Anyone who has ever been in any kind of education is probably very familiar with The Fear. The Fear is a severe but good-hearted non-corporeal taskmistress who enters your life about a day or two before your dissertation is due to be handed in and tortures you into producing some of your best work.
If you’re struggling to write your story, it’s time to give the old crone a call by imposing a deadline upon yourself. The best way to do this is to tell someone else who will hold you accountable (my wife usually is more than adequate to the task) that you have planned to write so many words by such-and-such a day and if you meet that goal… we can order a pizza!
Now my marriage and tomorrow’s dinner rest on whether or not I get another 1,000 words written by tomorrow.
Ding-a-ling. The Fear is on line one for you!
Visit Your Bathroom
Don’t ask me why this works but it does. Maybe it’s something in the tiles or perhaps it’s the added moisture in the athmosphere. I don’t know. All I know is I’ve had most of my best ideas in the bathroom.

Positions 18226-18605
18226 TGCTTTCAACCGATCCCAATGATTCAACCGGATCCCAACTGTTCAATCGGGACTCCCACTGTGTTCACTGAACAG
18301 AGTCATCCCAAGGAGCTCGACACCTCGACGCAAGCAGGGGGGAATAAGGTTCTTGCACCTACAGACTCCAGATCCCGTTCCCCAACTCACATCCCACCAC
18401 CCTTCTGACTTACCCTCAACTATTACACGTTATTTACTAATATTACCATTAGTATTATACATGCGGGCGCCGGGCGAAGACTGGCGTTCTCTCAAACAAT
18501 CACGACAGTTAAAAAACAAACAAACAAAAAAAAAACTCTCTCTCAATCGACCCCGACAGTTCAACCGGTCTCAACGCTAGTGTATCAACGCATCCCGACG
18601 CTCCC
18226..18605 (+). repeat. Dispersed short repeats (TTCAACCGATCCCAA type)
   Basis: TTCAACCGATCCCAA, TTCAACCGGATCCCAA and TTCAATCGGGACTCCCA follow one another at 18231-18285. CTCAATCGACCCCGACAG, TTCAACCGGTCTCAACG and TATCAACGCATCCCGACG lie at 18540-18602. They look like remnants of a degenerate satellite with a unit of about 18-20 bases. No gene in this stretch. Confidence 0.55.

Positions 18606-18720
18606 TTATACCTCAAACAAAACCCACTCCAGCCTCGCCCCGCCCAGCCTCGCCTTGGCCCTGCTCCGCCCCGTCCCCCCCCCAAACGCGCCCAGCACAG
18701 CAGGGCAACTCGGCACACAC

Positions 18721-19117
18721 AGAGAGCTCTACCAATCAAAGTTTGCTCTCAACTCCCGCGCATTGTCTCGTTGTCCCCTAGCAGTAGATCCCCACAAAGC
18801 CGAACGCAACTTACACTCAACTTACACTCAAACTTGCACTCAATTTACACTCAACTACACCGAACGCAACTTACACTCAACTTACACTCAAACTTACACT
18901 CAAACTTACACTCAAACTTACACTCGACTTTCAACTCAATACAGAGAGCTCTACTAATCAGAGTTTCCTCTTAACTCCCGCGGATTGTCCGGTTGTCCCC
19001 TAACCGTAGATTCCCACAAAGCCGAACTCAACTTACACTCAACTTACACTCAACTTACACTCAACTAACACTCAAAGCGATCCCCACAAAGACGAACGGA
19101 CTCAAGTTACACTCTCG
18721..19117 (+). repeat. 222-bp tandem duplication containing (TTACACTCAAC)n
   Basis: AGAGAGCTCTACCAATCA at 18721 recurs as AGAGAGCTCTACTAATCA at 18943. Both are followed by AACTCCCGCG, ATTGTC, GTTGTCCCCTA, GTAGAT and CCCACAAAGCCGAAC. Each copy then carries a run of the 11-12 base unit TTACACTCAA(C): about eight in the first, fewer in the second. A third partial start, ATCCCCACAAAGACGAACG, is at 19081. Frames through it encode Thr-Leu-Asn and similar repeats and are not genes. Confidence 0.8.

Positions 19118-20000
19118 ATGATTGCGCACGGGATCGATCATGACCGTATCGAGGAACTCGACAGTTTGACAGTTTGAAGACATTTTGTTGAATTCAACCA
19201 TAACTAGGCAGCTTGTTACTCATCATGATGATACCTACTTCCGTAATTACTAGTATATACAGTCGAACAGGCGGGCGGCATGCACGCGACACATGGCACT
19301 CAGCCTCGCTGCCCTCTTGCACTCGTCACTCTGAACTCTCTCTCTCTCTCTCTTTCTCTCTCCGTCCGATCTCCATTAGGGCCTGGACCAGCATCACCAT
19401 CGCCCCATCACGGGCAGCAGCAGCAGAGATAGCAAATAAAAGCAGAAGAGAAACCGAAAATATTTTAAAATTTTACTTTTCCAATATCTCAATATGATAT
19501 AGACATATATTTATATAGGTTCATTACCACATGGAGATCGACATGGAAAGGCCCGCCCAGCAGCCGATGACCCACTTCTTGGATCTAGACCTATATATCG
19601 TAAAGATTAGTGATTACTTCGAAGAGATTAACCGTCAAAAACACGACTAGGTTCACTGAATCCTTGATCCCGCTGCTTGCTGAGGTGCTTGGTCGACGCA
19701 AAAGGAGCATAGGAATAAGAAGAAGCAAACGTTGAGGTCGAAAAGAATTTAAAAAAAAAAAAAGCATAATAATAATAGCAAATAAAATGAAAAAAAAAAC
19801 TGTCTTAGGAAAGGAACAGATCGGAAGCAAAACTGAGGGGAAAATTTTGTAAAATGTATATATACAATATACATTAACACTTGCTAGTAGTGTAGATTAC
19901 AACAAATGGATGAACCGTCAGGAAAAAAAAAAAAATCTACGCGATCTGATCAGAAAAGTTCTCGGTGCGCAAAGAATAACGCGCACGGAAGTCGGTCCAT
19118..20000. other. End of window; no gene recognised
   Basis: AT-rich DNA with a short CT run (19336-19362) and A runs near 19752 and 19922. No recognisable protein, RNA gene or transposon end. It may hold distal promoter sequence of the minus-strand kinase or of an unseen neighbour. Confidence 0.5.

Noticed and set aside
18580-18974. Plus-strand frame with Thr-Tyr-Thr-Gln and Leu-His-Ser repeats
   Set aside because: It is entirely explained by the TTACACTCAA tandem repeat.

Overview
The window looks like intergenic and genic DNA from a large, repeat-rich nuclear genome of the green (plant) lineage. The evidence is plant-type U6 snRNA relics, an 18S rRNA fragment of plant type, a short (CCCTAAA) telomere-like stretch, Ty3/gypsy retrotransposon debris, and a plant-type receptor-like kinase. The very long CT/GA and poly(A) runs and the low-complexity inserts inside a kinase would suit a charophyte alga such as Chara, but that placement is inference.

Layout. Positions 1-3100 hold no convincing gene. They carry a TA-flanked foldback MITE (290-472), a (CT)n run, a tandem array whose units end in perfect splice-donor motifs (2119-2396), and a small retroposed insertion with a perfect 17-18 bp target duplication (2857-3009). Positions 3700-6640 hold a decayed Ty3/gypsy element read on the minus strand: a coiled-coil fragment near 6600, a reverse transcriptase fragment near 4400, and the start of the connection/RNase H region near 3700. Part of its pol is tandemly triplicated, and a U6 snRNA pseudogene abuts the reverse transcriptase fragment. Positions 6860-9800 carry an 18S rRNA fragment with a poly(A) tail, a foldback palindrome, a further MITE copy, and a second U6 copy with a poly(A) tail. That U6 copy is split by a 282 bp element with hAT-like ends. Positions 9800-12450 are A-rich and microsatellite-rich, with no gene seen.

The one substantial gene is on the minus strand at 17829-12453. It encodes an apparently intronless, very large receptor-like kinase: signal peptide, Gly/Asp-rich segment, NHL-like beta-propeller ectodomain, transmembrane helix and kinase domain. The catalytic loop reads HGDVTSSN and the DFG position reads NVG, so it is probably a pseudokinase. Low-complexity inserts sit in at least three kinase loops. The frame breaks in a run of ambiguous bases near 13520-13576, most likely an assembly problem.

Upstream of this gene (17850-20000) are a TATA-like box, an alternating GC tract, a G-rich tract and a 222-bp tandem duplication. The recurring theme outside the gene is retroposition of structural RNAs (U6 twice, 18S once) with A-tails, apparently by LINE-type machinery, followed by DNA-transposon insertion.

If all this doesn’t work, then you’re probably working too hard at it. Take a break. Do something else. Come back the next day. It is ultimately better to delay productivity than to drive yourself to hate a hobby or career you once loved…
… Unless, of course, you’ve got a genuine deadline coming up in the next day or two. In that case, you’d better give The Fear a call and find out what the heck’s keeping her!
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Unfortunately, I am unable to take on any more author interviews or solicited book reviews at this time.
You can check out our previous interviews here:
- Sharleen Nelson, author of The Time Tourists 
- D. Wallace Peach, author of the Shattered Sea duology 
- Jacob Klop, author of Crooked Souls
- H.L. Walsh, author of From Men and Angels 
- G.M. Nair, author of Duckett and Dyer: Dicks for Hire
- Georgia Springate, author of Beyond
- S.E. Morgan, author of From Waterloo to Water Street
- Megan Pighetti, author of Fairy-Tailed Wish 
- Nancet Marques, author of Chino and the Boy Scouts [VIDEO]